Last edited by Aaron Lochert; 07-25-2018 at 08:02 PM.
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  5. #5  
    Senior Member Kemalettin Sert's Avatar
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    Quote Originally Posted by Andy Lake View Post
    Hello All!

    I've been shooting with the Epic-W since it came out and have really enjoyed it overall! Since upgrading the firmware to IPP2, I have noticed way more noise than usual, even on heavily lit scenes.

    I've had to de-noise at a much higher rate lately. The image ends up looking good in the end after processing, but it seems like I should be getting a cleaner source image - as I did prior to upgrade.

    Attached is an example from a low light frame before and after de-noise, but I am getting more noise than usual across all lighting setups. Also included is the master clip info.

    Anyone else experiencing this? Any thoughts or suggestions on how to remedy?

    Thanks,

    Andy
    just share one frame of r3d. thats all we need.If you can grab few seconds of r3d. trim that would be perfect.
    EPIC-X DRAGON 7424
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  6. #6  
    Senior Member rand thompson's Avatar
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    Andy,


    It looks like you only had some light at the top of the stairs for his "hair" light and some natural "blue tinted" or "cool white balanced" light from the room. I'm guessing you probably shot anywhere from about f2.8 or f4 and just chose to underexpose the scene for the "dark" look. Why not just shot for a "Day for Night" look. Properly Expose the scene and then "dial it down".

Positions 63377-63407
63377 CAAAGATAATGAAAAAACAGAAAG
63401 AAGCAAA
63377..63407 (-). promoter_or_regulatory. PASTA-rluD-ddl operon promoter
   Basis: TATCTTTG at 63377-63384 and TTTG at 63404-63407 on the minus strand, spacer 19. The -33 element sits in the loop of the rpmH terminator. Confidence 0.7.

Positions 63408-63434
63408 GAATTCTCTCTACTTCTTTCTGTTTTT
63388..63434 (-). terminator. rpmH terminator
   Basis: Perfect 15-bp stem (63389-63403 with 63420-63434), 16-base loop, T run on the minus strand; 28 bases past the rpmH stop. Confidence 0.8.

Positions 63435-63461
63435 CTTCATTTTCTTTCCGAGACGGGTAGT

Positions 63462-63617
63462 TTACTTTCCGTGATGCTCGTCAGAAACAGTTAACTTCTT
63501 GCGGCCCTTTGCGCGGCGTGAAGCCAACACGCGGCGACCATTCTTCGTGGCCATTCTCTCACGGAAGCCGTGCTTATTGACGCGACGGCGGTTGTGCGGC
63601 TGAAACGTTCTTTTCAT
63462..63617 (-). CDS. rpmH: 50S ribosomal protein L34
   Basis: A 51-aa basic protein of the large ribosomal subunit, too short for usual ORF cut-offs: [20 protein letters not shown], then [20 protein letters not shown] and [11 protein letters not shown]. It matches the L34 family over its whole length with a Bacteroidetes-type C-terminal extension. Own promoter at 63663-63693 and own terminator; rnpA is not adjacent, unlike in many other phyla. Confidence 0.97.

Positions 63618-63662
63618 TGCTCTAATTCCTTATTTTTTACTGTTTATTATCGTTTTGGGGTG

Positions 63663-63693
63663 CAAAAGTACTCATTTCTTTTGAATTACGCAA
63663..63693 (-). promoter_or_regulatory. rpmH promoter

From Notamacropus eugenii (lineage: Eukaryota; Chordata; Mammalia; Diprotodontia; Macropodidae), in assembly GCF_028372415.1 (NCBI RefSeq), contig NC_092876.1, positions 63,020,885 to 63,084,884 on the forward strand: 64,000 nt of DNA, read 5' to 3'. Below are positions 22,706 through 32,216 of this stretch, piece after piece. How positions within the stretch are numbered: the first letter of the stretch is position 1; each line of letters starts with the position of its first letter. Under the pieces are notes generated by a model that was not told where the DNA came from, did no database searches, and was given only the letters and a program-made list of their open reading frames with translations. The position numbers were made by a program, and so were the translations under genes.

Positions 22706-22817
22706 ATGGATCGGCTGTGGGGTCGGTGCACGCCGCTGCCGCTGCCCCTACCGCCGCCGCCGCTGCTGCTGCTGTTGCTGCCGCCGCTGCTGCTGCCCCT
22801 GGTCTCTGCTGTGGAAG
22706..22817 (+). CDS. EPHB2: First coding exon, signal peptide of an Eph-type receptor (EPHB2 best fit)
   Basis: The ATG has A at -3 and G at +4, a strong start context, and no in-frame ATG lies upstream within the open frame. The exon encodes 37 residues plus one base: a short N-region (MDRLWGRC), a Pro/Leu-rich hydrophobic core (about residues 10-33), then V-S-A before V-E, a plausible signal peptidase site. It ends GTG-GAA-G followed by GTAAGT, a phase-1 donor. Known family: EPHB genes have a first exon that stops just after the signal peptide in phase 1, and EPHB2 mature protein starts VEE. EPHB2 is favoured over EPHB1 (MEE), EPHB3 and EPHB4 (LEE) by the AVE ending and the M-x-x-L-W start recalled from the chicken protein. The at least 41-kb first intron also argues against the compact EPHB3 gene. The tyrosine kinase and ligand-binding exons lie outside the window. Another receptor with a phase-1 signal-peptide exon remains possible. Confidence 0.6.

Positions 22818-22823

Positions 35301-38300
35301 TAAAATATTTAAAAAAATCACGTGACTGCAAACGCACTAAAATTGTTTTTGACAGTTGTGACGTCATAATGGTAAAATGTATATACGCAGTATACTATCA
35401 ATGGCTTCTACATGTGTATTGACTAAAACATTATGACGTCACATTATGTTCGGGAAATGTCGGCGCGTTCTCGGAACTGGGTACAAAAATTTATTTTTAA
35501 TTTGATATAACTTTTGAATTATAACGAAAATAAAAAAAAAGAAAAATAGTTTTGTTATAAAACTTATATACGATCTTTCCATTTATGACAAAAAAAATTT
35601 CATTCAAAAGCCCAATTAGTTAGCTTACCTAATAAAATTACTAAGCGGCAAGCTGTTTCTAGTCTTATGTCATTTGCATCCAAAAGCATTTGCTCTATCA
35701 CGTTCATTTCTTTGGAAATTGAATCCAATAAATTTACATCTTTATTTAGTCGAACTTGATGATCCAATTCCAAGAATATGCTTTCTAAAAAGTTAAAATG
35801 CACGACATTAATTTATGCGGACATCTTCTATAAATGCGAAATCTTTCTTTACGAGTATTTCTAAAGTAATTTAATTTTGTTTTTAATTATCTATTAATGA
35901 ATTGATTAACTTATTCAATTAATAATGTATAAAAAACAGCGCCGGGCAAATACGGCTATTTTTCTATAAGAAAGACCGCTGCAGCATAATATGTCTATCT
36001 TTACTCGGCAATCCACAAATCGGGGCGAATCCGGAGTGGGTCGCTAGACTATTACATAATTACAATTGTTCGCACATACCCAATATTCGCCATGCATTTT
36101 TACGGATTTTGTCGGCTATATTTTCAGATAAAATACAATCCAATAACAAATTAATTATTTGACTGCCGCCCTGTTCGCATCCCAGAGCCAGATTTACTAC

And Turn This





    Into This



    For better low-light noise characteristics in your image.
    Last edited by rand thompson; 07-25-2018 at 08:43 PM.
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  7. #7  
    Rand, good suggestions above. The first video tutorial makes a really great point about getting the saturation dialed down. After seeing what D4N looks like that way, it'c clear that the 2nd tutorial really misses that trick (thought it hits some other ones). Both tutorials miss the idea of setting LumMix to zero, which is a good thing to do if you are doing heavy changes to colors and/or brightness.
    Michael Tiemann, Chapel Hill NC

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  8. #8  
    Senior Member rand thompson's Avatar
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    Michael,

    Yeah, I basically posted the first video to give an example of a possible " Day for night" apprroach for an interior scene. The second video from Casey was more for an exterior "Day for Night " approach. And, I completely agree with using a "0" value in the " luminance Mix" tab to get the separate RGB values that they needed. I used the zero Luminance Mix method in a node to correct Andy's original "Bedtime " clip above to use as the example of what a " resonably" exposed initial image would have looked like for a Day for night approach.
    Last edited by rand thompson; 07-26-2018 at 05:24 AM.